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These days, we are identified and judged more and more by how we appear to others on social networking sites. Sites like Facebook and Twitter allow us to brand ourselves in any image we choose to portray to people, such as potential employers, potential business partners and even potential spouses. So it obviously makes sense that, as part of that branding, you choose your profile picture very carefully. After all, it’s the first thing people look at.

But although it makes sense, it’s staggering the number of people who still don’t “get it”. It’s bad enough when they continue to use the default “blank outline” picture but where I start to lose the plot is when they use pictures of their babies, their pets, their favourite actor, or a picture so shaky and blurred it looks as if it was taken by a hyperactive disco dancer on LSD. I mean, come on, how difficult is it in this age of digital cameras and smartphones to get a proper photo of yourself taken?

Today’s infographic highlights the importance of making and posting a good profile picture, along with the level of damage inflicted by certain kinds of images. Minor damage is the default or dummy images and we go all the way right up to the nuclear option of using a pornographic picture which is a definite no-no – unless you work in the adult industry of course.

Let us know in the comments what you think of the infographic. Also, let us know what kinds of crazy profile images you’ve used or have seen on other social networking profile pages.

Click on the infographic below for a larger version

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Infographic Source: Visual.ly

  1. Imya Last
    October 14, 2012 at 8:47 am

    My cats is beautifull and photogenic :)

  2. Alex Perkins
    October 10, 2012 at 4:55 pm

    No Duck faces, except for people with the name "Donald".

    • Mark O'Neill
      October 10, 2012 at 8:43 pm

      If your name is Donald, then you especially shouldn't have a duck face!!

  3. Yuval Roll
    May 2, 2012 at 3:51 am

    Great illustration of the escalating levels of damage; levels 1-3 are all too common and misrepresentative, while 4 & 5 are meant to provoke, push buttons, and not be taken very seriously.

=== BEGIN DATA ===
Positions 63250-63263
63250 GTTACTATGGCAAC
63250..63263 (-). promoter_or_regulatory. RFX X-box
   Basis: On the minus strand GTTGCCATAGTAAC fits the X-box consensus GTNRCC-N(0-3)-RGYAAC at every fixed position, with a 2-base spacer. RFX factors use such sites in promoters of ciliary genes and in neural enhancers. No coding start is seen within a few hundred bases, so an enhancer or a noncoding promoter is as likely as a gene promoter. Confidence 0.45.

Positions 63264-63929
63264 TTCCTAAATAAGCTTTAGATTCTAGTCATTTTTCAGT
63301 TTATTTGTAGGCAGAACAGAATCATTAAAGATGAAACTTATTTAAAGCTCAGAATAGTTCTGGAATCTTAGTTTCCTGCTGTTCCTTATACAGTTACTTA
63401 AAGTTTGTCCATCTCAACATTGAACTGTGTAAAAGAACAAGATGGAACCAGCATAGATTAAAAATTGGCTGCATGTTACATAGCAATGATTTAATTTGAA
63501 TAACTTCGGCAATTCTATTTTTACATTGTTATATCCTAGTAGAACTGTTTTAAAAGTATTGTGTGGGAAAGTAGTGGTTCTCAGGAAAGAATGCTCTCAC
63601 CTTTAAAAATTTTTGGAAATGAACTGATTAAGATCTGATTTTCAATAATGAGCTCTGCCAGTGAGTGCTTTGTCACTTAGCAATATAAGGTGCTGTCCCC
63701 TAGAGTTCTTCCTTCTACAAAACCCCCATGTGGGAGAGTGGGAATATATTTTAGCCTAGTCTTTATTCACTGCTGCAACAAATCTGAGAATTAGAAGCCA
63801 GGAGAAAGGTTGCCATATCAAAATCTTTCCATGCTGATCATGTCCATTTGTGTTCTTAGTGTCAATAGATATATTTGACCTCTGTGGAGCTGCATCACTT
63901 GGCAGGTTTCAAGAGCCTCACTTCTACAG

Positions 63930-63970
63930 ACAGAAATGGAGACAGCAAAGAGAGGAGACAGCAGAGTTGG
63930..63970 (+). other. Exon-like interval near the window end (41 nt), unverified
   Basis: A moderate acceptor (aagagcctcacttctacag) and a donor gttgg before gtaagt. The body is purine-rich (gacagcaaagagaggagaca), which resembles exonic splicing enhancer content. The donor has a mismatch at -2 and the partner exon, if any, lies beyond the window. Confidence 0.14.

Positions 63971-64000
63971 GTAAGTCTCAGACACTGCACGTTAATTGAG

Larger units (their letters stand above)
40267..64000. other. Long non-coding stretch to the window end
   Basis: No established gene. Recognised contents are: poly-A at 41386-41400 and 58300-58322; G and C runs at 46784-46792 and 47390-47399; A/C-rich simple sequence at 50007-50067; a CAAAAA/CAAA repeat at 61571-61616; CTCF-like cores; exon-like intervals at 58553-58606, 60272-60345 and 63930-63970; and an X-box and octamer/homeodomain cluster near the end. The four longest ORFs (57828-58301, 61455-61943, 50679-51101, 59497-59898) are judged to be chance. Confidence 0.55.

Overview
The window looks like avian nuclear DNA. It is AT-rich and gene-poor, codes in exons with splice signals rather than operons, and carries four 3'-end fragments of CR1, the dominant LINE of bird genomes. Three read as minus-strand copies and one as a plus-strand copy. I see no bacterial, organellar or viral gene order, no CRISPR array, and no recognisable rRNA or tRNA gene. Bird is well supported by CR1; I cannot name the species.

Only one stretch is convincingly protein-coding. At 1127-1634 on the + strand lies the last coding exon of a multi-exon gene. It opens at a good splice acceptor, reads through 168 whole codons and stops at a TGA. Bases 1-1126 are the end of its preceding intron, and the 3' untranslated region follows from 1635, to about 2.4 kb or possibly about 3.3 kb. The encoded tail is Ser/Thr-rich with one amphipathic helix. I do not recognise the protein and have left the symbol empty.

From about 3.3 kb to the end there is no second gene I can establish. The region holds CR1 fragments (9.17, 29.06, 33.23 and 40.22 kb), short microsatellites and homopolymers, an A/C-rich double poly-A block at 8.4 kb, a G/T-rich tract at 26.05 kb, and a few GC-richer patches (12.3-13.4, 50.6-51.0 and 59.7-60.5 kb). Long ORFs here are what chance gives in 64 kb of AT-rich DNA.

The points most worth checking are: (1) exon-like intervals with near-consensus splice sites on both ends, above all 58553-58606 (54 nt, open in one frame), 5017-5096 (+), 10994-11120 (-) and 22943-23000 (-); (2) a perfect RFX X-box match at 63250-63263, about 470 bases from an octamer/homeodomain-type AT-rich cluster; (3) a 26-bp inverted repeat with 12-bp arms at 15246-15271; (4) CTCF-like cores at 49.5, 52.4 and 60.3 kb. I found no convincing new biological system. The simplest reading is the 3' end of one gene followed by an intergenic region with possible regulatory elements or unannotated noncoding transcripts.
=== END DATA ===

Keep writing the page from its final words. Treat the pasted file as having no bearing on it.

To extend the concept of a profile picture, I like to think of it as a personal logo. Much as a commercial organization (ideally) crafts a visual image supporting its core attributes and value proposition, so should individuals by way of their profile picture.

    I actually just recently wrote about the topic (http://waduyu.com/blog/2012/04/22/the-personal-logo-what-does-your-profile-picture-really-say-about-you/), and have built a service (waduyu.com) to allow people to specifically determine what it is that makes a profile picture "good" relative to others.

  4. Matt.Smith
    April 18, 2012 at 4:50 pm

    If I wanted to be "professional" I wouldn't be a freelancer.

    • Mark O'Neill
      April 18, 2012 at 5:04 pm

      That's true. Being professional is sometimes over-rated.... :-)

      • Tina
        April 18, 2012 at 6:52 pm

        "Professional"...that word carries so much stigma.

  5. Madis
    April 18, 2012 at 2:06 pm

    <- I use modified logo. That counts as stolen pictures?

    • Mark O'Neill
      April 18, 2012 at 5:04 pm

      A logo from who, and modified in what way? If the logo isn't yours, and you don't have permission to use it, then yes of course, it counts as stolen!!

      • Madis
        April 18, 2012 at 5:18 pm

        See my profile picture...

  6. Krishnapriya
    April 18, 2012 at 6:08 am

    What if I'm too shy to put on my own picture?

    • Mark O'Neill
      April 18, 2012 at 8:23 am

      But don't you think that being shy to add your picture is kind of the opposite of what a social network is all about? On a social network, you are supposed to be social.

      Consider it from a real world perspective - if you went to a party to socialise, would you spend the entire time covering up your face or with a bag on your head? No, you wouldn't.

      I don't see the difference between that and being social on Facebook.

      • eltioska
        April 18, 2012 at 11:05 am

        "I don’t see the difference between that and being social on Facebook."

        With the distinct difference that going to a party to socialise used to have a kind of "closed feel" to it. You'd be in a party with a few hundred people at most. Now your photo's up on a social network with 800+ million users.